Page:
Racism is an Issue around the World, Except for in Brazil

by PedgeRuest on September 3, 2015 - 9:44pm

News Summary

“In Denial Over Racism in Brazil” published  in “The NY Times” on March 23, 2015 by Vanessa Barbara discusses how racism is an issue everywhere in the world, yet Brazil is still in denial. The article states that 53 percent of Brazil’s population is Afro-Brazilian (due to slavery lasting for 300 years) and that they run 3 times more chances of being killed between the ages of 12 and 18 compared to the rest of the population. Therefore, as the article explains, it is not out of the ordinary in Brazil to be an Afro-Brazilian who is afraid of the police and who feels unsafe and inferior to the authorities. However, as the author quotes Luiz Roberto Lima, a black photographer who grew up in the streets, it is also not rare for officers to justify the murder as “’resistance killings’” (which is the act of resisting arrest) even if there was no resistance at all. Furthermore, it is also explained that studies show that 70%, being the majority of this race, live in extreme poverty and that all but one minister in the Brazilian government is white. This explains why action plans put in place to improve this racial discrimination are not strictly followed. For example, as Barbara states, only 5.8 percent of this group (being 214,000 families in all) have received these partial rights. The article concludes with the fact that it is hard to believe that discrimination and racism is easily brushed off in Brazil when racial divisions are clearly present.


To begin, “In Denial over Racism in Brazil” is a strong and affective article because of several reasons. It is a strong and affective article because it discusses conflicts, which are usually scandalous events that are hidden from the world. Not only does this article speak about the discrimination in Brazil’s political system and socioeconomic groups, but it also demonstrates this discrimination using a real-life event being the murder of Afro-Brazilian teenagers for no apparent reason. As described in the article, one in 39 ministers in the Brazilian government is black (showing a misrepresentation of racial groups because 53% of the population is black) and 70% of the black society lives in extreme poverty. This fact clearly indicates that there is a racism problem preventing them from having the same opportunities and rights as the white population in Brazil. Better yet, the article also states that black teenagers have 3 times more chances in being killed. I believe the biggest question is why Afro-Brazilians/ black people? Is it because of the colour of their skin? The colour, which as explained in “Race without color” by Jared Diamond (1994) helped them survive in their particular climate and environment before they were deported from Africa. This physical trait simply helped them with sexual selection. Therefore, how has one particular physical trait become a threat to a society when it simply is a trait which nature provided them for natural and sexual selection (p.3)?  It is not and will never be a threat, however it is and will always be a form of racism. Therefore for these reasons, even though the article does not explain enough of how the authorities have too much power and not enough consequences on crimes they commit, this article points out serious and strong facts about Brazil preventing anyone from believing that Brazil is the only country without the issue of racism.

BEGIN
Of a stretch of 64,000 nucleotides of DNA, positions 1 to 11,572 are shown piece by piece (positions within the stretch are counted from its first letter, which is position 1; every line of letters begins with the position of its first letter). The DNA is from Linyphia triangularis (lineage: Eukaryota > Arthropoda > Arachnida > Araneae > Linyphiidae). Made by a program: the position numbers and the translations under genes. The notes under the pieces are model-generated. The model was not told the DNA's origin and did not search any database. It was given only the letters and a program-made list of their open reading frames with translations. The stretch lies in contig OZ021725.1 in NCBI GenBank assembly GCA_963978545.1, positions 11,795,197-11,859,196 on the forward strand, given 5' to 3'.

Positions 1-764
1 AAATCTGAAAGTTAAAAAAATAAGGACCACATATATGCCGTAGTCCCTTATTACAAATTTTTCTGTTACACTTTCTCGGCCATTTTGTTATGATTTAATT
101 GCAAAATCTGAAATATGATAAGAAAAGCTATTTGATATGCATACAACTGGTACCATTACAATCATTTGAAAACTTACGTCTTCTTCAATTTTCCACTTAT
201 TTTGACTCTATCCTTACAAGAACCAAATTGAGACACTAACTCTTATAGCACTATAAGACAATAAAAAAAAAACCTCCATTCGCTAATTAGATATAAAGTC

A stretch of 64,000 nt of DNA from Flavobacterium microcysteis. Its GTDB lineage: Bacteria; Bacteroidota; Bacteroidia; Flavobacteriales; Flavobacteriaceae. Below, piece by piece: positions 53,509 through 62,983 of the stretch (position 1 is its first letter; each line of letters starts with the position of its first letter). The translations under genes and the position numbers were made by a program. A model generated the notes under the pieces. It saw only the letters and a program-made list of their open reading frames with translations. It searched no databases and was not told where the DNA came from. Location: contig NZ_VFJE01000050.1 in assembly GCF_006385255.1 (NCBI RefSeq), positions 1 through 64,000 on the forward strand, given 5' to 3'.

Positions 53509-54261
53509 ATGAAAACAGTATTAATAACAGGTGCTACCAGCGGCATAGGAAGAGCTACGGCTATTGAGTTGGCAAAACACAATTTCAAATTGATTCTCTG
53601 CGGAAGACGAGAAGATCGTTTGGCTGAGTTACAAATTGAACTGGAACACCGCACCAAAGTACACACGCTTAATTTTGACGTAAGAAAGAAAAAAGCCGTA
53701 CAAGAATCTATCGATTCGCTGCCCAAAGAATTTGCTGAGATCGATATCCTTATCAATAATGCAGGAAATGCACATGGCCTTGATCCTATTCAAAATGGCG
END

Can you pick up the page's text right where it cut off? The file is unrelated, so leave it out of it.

Barbara, V. (2015, March 23). In denial over racism in brazil. New York Times. Retrieved from


Diamond, J. (2015, Fall). Race without color. In A. Nouvet, (Ed.), Anthropology 381-204-LA: 

            The myth of race and the reality of racism (pp.1-8). St-Lambert, Qc:

            Champlain College Bookstore.


The article has a rather snappy title that works well to draw attention as well as neatly summarize the main issue being discussed -granted you can catch the sarcasm. There's always something so fascinating about hearing people vehemently deny blatant facts, and that is what I went into this response expecting to read about. I was not disappointed.
The author does a good job at summarizing the injustice of the situation. It is absolutely shameful that these deplorable attitudes and systemic oppression are still practiced in the world, but the fact that they are not even being acknowledged is sickening. Unfortunately, it is hardly unique to Brazil. The 'resistance killing' the writer describes disturbingly mirrors events that happen all the time in America with police brutality. However, in America the situation is not nearly as dire. At the very least there has been mounting pressure for change due to media coverage.
But if awareness is the first step to social change, than Brazil is doing all it can to make sure nothing about its power structure changes. Brazil is not a country carefully watched by the rest of the world the way countries like the United States are, if they go to the trouble of hiding their crimes, it is highly unlikely mainstream media will find out about it. I for one had no idea until now. How many do?

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